- 1 inch piece of ginger peeled, smashed, and sliced
- 2 teaspoons olive oil
- 1 tablespoon soy sauce
Clean fish and pat dry with a paper towel, set aside in a 9 inch pie plate.
Set up steamer at medium high heat.
When the water starts to boil, pat the fish dry again with paper towels and put half of the scallion and ginger on the fish and some in the abdominal cavity.
Place the fish in the steamer and steam for 8 minutes (7 minutes if the fish is closer to 1 pound and 9 minutes if the fish is closer to 1.5 pounds.
Meanwhile, heat a small frying pan on medium heat and when it's hot add the oil and the rest of the scallions and ginger and sautee until fragrant (1 minute), set aside if the fish is not done steaming.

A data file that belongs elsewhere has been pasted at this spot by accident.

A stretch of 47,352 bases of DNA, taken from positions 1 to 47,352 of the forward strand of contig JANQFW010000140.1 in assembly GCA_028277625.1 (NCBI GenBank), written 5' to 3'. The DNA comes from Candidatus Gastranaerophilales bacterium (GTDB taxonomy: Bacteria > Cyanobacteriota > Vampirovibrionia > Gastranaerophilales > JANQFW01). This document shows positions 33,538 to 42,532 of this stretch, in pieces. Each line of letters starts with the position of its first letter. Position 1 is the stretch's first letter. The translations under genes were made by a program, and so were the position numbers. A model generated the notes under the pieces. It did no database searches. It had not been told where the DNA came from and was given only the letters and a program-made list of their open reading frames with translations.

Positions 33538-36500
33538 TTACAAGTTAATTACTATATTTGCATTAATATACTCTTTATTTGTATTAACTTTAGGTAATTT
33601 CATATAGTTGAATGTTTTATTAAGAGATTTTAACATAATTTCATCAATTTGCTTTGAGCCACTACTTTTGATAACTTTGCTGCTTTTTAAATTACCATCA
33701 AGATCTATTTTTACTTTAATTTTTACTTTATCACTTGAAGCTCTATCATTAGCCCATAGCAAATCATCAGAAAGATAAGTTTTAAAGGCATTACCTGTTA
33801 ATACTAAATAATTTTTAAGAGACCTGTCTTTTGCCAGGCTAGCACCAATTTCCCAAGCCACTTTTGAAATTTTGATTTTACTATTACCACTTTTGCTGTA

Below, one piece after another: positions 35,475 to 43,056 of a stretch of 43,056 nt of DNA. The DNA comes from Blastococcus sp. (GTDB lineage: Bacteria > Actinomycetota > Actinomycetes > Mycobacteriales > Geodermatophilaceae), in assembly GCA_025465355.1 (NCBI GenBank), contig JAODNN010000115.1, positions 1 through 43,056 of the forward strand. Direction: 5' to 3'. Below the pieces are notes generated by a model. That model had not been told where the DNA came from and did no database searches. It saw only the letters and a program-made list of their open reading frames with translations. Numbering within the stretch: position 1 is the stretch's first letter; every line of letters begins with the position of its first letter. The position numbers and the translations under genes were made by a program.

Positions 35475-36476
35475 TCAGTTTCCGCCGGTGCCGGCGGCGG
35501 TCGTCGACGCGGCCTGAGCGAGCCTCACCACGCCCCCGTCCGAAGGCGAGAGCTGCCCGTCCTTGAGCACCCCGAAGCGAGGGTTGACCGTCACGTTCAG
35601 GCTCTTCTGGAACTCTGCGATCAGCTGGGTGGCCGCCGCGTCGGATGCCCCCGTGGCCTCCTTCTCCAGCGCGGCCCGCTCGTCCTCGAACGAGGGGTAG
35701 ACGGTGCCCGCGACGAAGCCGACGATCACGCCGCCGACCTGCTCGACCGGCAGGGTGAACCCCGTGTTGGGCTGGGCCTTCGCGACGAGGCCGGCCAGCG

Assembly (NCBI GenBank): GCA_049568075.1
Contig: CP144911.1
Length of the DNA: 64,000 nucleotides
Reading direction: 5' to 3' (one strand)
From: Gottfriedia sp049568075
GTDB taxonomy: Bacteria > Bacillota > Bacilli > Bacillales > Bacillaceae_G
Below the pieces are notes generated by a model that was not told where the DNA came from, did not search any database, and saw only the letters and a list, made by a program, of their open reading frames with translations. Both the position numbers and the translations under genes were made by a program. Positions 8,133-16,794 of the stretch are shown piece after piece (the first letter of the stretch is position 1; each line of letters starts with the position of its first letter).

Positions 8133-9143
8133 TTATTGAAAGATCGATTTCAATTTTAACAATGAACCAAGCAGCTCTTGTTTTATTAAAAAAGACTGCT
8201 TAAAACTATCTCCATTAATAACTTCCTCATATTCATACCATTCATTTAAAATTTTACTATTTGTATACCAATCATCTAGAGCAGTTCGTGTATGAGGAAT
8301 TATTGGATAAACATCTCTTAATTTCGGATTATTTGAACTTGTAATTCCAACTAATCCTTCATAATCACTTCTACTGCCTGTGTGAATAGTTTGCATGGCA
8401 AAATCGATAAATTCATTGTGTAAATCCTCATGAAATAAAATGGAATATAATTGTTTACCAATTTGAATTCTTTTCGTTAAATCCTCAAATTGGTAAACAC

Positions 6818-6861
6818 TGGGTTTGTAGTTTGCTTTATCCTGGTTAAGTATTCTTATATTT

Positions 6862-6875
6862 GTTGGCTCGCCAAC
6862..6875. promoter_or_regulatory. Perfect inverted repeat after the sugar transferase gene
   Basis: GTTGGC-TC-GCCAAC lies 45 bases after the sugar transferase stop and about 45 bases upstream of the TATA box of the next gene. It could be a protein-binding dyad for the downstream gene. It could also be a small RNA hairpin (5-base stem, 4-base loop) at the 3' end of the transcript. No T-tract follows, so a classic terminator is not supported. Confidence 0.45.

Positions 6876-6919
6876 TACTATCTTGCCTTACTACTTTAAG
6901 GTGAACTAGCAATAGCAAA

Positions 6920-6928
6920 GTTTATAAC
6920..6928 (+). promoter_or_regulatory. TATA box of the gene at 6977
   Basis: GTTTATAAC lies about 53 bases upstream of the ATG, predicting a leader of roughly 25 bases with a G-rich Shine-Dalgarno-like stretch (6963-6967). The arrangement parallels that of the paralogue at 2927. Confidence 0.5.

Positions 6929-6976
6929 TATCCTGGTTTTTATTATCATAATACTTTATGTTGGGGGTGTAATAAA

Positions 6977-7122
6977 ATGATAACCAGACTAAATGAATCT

Transfer the scallion, ginger, and oil mixture onto the steamed fish and drizzle the fish with soy sauce, serve immediately.
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OH man! I remember having a whole one of these when I was in Taiwan 2 years ago!!! SO SO SO good!
Isn’t fresh steamed fish amazing? Now you can make it yourself at home without going to Taiwan, enjoy!
Hi I’m trying to figure out what the English name of Mang Chao is. I see you have it in the photo but that’s definitely not a large mouth bass. I read somewhere else it might be barramundi?
The tank at my local Asian store has a “large mouth bass” sign in front of it. If you figure out a different English or species name of mang chao, please let me know. I looked up barramundi and they look a lot larger than mang chao, which is between 1 to 1.5 pounds at the supermarket. Thanks!